Norwegians are of nature a practical people, thus Norwegian efforts seek R&D solutions that can be applied in practical applications. Aker Kværner, now known as Aker Solutions, is a company that emphasizes both theoretical as well as practical R&D – using its vast international operational experience to develop process and systems that have made it a leader within a number of industry sectors, including maintenance and operations in the oil and gas industry. A subsidiary company, Aker Kvaerner Process Systems (AKPS), offers wellstream separation and oil treatment systems, water treatment systems for desanding and oil/water clean-up, solids handling systems, gas processing systems, MEG regeneration and desalting systems, as well as utility systems for a wide range of operational applications.
 
Peak Well Solutions is a dynamic Norwegian company known for finding real-time solutions within that include well construction, temporary abandonment, Completion/ intervention and casing accessories. An ongoing commitment to R&D investment with a focus on innovative solutions has helped the company attain their status as a world leader within barrier plugs and cementing valves for annulus barrier according to ISO V0 and NORSOK D10 standards. By reinvesting of 10% of its gross revenue in R&D to further develop new technology, PWS commitment results in continued customer satisfaction.
 
One of the company’s most valued products is the Peak VMB Plug, recently installed at a record depth of nearly seven kilometres under the surface of the North Sea at Oseberg Sør for StatoilHydro. One of the world’s leading companies within ISO 14310 VO tested Retrievable Mechanical Casing Plugs with more than 350 successful runs, mainly in North Sea wells and in Nigerian deep water, PWS success is based on solid R&D development in areas such as cost saving products and new technologies.
 
Clavis Technology is another Norwegian company having a consistent emphasis on R&D, with a wide range of successful, and creative, products that include propulsion systems based on the nature’s own efficient method, the fish tail. Research at Clavis Technology has turned this principle into a credible alternative to conventional methods. In addition, products including impulse pumps offer excellent potential for increased oil recovery. The advantages and efficiency of the impulse pumps include reduced power consumption, increased profitability for customers, and reduced effect on the environment in general.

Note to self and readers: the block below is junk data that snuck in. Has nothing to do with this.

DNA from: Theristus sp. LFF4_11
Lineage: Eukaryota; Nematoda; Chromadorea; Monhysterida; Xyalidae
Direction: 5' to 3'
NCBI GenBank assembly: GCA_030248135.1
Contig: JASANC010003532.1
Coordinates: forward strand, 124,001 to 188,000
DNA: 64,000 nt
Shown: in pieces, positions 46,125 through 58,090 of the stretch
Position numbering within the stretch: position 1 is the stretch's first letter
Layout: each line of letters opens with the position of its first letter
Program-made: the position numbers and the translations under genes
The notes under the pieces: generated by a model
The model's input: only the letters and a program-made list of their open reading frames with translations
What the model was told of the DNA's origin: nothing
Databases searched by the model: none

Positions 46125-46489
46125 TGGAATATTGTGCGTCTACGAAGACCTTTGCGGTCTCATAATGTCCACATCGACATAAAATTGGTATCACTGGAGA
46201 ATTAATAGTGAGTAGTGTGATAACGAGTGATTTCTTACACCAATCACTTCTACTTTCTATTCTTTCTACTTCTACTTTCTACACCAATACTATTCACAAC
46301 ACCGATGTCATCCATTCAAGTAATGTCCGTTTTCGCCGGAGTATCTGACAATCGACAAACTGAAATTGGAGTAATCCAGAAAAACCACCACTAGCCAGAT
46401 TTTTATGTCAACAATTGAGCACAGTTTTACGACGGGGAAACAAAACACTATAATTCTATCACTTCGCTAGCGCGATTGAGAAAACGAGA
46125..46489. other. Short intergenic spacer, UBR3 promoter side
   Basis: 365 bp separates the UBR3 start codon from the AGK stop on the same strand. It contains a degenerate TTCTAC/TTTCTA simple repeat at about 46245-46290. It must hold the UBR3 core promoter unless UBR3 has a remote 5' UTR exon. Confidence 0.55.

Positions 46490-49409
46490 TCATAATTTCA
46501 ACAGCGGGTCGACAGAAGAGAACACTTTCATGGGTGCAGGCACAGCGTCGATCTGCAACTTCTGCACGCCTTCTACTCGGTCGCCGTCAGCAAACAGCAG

Related articles

Latest articles

Ship Energy Efficiency: The Fourth Wave

Shipping has seen three waves of energy efficiency trends since 2007. The latest buzz is the Big Data revolution.

Sustainable Fish Farming Solutions: From Feed to Egg

The challenge of rising fish feed and sea lice costs is stimulating new sustainable technology solutions in Norwegian aquaculture. In the future, producers might raise salmon in egg-shaped offshore farms.

Standardization Key During Low Oil Price

The Norwegian petroleum industry is focusing on standardized solutions, inspired by Formula One and Lego, to help tackle rising field development costs.

Blue Growth for a Green Future

The Norwegian government recently launched its new maritime strategy “Blue Growth for a Green Future” aimed at keeping the country’s second largest export industry competitive and sustainable.

New Development Licenses Spur Ocean Farming

Norway has initiated free development licenses to spur new technology concepts to tackle the aquaculture industry’s acreage and environmental challenges. Many of the applicants are innovative ocean farms.

Bucking the trend: Norwegian Shelf Still Attractive

The Norwegian Continental Shelf continues to be attractive even amidst the low oil price environment. Statoil’s giant Johan Sverdrup oil field development is just the latest example.

British Showing Great Interest in “Frozen at sea”

The British are the world’s largest consumers of cod. 70 percent is used in the “fish and chips” market. Lately several Norwegian owners of trawlers have discovered the British market for the “frozen at sea” concept.

The many reasons to choose Norwegian seafood

There is an ongoing debate regarding the pros and cons of eating wild or farmed fish, or, in fact, eating seafood at all. In this article we look at the arguments for and against wild and farmed fish. Seafood is not just a...

New Ways to Enhance Oil Recovery

Norwegian companies are testing more advanced ways to enhance oil recovery, everything from converting shuttle tankers to stimulate wells and springing titanium needs inside liner holes to open up tight formations.